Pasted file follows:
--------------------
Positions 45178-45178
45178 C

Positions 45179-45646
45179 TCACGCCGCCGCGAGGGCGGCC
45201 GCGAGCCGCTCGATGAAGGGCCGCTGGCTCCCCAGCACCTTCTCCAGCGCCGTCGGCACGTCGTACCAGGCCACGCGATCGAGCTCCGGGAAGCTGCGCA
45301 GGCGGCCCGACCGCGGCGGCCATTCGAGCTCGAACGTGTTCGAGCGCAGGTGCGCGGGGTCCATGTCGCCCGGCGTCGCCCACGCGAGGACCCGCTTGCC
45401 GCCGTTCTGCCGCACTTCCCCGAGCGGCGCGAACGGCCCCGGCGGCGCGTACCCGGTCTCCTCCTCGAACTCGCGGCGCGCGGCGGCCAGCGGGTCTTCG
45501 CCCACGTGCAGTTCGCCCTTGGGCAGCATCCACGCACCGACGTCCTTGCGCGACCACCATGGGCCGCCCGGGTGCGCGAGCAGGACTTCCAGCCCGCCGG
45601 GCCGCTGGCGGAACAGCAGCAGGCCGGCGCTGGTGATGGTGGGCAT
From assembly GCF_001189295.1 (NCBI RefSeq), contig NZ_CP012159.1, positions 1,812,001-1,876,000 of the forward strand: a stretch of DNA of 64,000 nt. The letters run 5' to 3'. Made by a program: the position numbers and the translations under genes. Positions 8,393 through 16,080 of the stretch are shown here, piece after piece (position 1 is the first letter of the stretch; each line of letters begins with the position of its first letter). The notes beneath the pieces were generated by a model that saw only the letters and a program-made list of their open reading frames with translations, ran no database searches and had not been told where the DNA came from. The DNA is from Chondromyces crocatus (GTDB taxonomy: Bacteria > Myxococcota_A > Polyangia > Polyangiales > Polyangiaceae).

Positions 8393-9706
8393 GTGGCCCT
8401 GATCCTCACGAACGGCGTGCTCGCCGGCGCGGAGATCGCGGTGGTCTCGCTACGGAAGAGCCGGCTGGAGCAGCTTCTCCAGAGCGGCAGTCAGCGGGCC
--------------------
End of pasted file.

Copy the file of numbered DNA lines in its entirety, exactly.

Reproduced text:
Positions 45178-45178
45178 C

Positions 45179-45646
45179 TCACGCCGCCGCGAGGGCGGCC
45201 GCGAGCCGCTCGATGAAGGGCCGCTGGCTCCCCAGCACCTTCTCCAGCGCCGTCGGCACGTCGTACCAGGCCACGCGATCGAGCTCCGGGAAGCTGCGCA
45301 GGCGGCCCGACCGCGGCGGCCATTCGAGCTCGAACGTGTTCGAGCGCAGGTGCGCGGGGTCCATGTCGCCCGGCGTCGCCCACGCGAGGACCCGCTTGCC
45401 GCCGTTCTGCCGCACTTCCCCGAGCGGCGCGAACGGCCCCGGCGGCGCGTACCCGGTCTCCTCCTCGAACTCGCGGCGCGCGGCGGCCAGCGGGTCTTCG
45501 CCCACGTGCAGTTCGCCCTTGGGCAGCATCCACGCACCGACGTCCTTGCGCGACCACCATGGGCCGCCCGGGTGCGCGAGCAGGACTTCCAGCCCGCCGG
45601 GCCGCTGGCGGAACAGCAGCAGGCCGGCGCTGGTGATGGTGGGCAT
From assembly GCF_001189295.1 (NCBI RefSeq), contig NZ_CP012159.1, positions 1,812,001-1,876,000 of the forward strand: a stretch of DNA of 64,000 nt. The letters run 5' to 3'. Made by a program: the position numbers and the translations under genes. Positions 8,393 through 16,080 of the stretch are shown here, piece after piece (position 1 is the first letter of the stretch; each line of letters begins with the position of its first letter). The notes beneath the pieces were generated by a model that saw only the letters and a program-made list of their open reading frames with translations, ran no database searches and had not been told where the DNA came from. The DNA is from Chondromyces crocatus (GTDB taxonomy: Bacteria > Myxococcota_A > Polyangia > Polyangiales > Polyangiaceae).

Positions 8393-9706
8393 GTGGCCCT
8401 GATCCTCACGAACGGCGTGCTCGCCGGCGCGGAGATCGCGGTGGTCTCGCTACGGAAGAGCCGGCTGGAGCAGCTTCTCCAGAGCGGCAGTCAGCGGGCC